Separated and Divorced Wives in the Early Modern World
Revue (15 janv. 2022), avant le 30 juillet 2021

Revue Genealogy, special issue

Scholarship on the marital status of early modern women has proliferated over the last two decades. We now know much more about the experiences of single, married, and widowed women in the past and how marital status affected women’s social, economic, legal, and cultural identities. We know much less, however, about separated and divorced wives in the early modern period. In that era, divorce was frowned upon and also not available to women in many countries and under various religions and cultures. Thus, women whose marriages were irrevocably broken chose or were forced to live separately from their spouses without possibility of remarriage. Some separations were temporary and for economic reasons, others were long-term but informal decisions by either spouse to leave their marriage, and a third type were legally sanctioned and formal. Separation and divorce have so far been studied primarily within the context of single legal systems, nations, or cultures. Due to the existence of legal sources, we know the most about the process of legal separation rather than how women and men and their families experienced living separately.

This Special Issue seeks to focus on the separated or divorced wife and her experience of marital separation. What were the effects of marital separation (and divorce) on women and their families, including their children? What was a separated woman’s cultural and legal status? What were the economic effects of separation on women? Where did separated wives fit in a family lineage and in terms of inheritance? Answering such questions will be enriched by a comparative focus. How did Christian, Jewish, and Muslim women experience separation and divorce? Did separated women’s lives share similarities across region, culture, and religion, or were there distinct differences, with some societies treating separated wives and divorced women as social pariahs while others were more welcoming or tolerant of them? This Special Issue will hopefully begin to bring attention to a neglected group of early modern women and suggest ways that they can be studied comparatively.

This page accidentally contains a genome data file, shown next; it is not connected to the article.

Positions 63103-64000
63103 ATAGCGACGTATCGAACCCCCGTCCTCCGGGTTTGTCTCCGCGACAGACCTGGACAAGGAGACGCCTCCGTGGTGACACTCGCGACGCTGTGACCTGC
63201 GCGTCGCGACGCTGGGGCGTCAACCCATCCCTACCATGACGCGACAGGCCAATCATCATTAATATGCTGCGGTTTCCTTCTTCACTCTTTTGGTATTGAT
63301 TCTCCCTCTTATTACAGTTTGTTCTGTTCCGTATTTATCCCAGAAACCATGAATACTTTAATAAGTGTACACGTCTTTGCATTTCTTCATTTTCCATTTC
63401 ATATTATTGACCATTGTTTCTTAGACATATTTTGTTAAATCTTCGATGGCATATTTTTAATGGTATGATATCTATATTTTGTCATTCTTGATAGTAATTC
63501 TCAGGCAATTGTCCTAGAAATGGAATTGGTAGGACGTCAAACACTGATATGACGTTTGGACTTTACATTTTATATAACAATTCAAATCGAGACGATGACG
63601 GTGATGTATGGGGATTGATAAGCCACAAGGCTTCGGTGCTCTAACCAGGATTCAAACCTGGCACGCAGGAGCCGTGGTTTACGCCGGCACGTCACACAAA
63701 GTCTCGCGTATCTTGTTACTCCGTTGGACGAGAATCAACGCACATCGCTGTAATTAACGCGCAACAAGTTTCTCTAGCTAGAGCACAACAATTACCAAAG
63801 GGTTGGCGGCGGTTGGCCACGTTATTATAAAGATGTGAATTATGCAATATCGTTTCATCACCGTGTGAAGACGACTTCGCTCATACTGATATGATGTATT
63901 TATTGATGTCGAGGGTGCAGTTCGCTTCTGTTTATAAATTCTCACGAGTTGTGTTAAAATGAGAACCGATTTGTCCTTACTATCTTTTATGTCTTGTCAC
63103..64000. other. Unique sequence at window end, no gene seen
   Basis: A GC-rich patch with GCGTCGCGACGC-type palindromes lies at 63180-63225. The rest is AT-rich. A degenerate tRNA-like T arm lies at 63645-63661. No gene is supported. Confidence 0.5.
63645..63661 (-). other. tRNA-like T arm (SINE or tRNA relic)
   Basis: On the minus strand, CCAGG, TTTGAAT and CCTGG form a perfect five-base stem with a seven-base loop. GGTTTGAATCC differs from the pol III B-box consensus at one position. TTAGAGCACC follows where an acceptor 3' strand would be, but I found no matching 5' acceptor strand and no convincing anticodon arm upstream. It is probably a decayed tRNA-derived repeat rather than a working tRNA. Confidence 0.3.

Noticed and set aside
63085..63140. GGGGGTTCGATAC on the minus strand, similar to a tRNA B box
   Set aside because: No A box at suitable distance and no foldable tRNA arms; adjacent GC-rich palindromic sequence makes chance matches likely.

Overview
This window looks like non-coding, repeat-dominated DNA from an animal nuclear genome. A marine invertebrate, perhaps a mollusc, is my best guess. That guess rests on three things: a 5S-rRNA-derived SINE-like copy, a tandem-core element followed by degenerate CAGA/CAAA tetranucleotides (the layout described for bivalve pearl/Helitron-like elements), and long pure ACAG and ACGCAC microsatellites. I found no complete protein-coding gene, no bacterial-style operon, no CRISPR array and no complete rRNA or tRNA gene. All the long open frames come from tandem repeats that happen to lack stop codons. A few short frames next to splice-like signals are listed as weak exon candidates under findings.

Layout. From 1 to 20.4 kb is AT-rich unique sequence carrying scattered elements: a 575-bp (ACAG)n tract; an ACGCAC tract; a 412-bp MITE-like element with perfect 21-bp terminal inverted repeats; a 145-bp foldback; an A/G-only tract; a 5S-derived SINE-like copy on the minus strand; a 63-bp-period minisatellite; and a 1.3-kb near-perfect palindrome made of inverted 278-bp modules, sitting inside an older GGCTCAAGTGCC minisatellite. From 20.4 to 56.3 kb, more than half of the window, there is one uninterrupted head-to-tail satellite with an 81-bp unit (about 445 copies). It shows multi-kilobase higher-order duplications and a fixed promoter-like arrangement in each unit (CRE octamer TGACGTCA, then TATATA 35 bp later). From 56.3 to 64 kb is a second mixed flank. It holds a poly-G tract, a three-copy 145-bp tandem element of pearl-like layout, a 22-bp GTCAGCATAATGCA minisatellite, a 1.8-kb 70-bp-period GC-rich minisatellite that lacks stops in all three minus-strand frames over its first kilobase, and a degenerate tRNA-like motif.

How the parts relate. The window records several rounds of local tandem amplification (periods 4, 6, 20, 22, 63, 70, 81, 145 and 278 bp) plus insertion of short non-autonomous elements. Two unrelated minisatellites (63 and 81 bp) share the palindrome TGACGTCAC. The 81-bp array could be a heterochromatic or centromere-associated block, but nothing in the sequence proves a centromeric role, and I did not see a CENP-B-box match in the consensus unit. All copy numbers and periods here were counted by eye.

Possible topics for papers include but are not limited to the following:

  • Legal separation;
  • Informal separation;
  • Cultural and religious norms for separated and divorced wives;
  • Spousal abandonment;
  • Marriage and migration;
  • Women’s experiences of marital separation;
  • Separation and divorce’s effects on family business;
  • Separation and divorce’s effects on the family and household;
  • Children of separated or divorced parents;
  • Separation and divorce’s effects on inheritance and family lineage;
  • Refuges or institutions for separated wives.

We request that, prior to submitting a manuscript, interested authors initially submit a proposed title and an abstract of 400-600 words summarizing their intended contribution. Please send it to the guest editor, Dr. Amy Froide ( or to the Genealogy editorial office ( Abstracts will be reviewed by the guest editor for the purposes of ensuring proper fit within the scope of the Special Issue. Full manuscripts will undergo double-blind peer-review.


Abstract submission deadline: 30 July 2021

Notification of abstract acceptance: 30 August 2021

Full manuscript deadline: 15 January 2022

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